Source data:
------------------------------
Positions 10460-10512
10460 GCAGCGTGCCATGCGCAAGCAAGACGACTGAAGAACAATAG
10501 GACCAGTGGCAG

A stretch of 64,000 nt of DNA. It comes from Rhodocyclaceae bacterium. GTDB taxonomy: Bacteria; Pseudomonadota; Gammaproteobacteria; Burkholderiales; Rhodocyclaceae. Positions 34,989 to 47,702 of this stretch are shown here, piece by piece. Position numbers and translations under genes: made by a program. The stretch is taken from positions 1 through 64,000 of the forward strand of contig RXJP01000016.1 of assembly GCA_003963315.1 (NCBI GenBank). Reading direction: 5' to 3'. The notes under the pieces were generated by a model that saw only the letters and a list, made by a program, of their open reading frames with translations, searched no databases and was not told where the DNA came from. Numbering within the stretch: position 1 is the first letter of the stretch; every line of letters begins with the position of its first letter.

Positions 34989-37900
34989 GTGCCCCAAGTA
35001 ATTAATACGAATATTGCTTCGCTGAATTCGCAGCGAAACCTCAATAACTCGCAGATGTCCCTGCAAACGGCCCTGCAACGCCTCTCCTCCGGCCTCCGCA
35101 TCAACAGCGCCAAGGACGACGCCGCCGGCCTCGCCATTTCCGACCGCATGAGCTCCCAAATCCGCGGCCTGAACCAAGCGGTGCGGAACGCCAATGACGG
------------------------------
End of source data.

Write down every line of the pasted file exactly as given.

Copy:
Positions 10460-10512
10460 GCAGCGTGCCATGCGCAAGCAAGACGACTGAAGAACAATAG
10501 GACCAGTGGCAG

A stretch of 64,000 nt of DNA. It comes from Rhodocyclaceae bacterium. GTDB taxonomy: Bacteria; Pseudomonadota; Gammaproteobacteria; Burkholderiales; Rhodocyclaceae. Positions 34,989 to 47,702 of this stretch are shown here, piece by piece. Position numbers and translations under genes: made by a program. The stretch is taken from positions 1 through 64,000 of the forward strand of contig RXJP01000016.1 of assembly GCA_003963315.1 (NCBI GenBank). Reading direction: 5' to 3'. The notes under the pieces were generated by a model that saw only the letters and a list, made by a program, of their open reading frames with translations, searched no databases and was not told where the DNA came from. Numbering within the stretch: position 1 is the first letter of the stretch; every line of letters begins with the position of its first letter.

Positions 34989-37900
34989 GTGCCCCAAGTA
35001 ATTAATACGAATATTGCTTCGCTGAATTCGCAGCGAAACCTCAATAACTCGCAGATGTCCCTGCAAACGGCCCTGCAACGCCTCTCCTCCGGCCTCCGCA
35101 TCAACAGCGCCAAGGACGACGCCGCCGGCCTCGCCATTTCCGACCGCATGAGCTCCCAAATCCGCGGCCTGAACCAAGCGGTGCGGAACGCCAATGACGG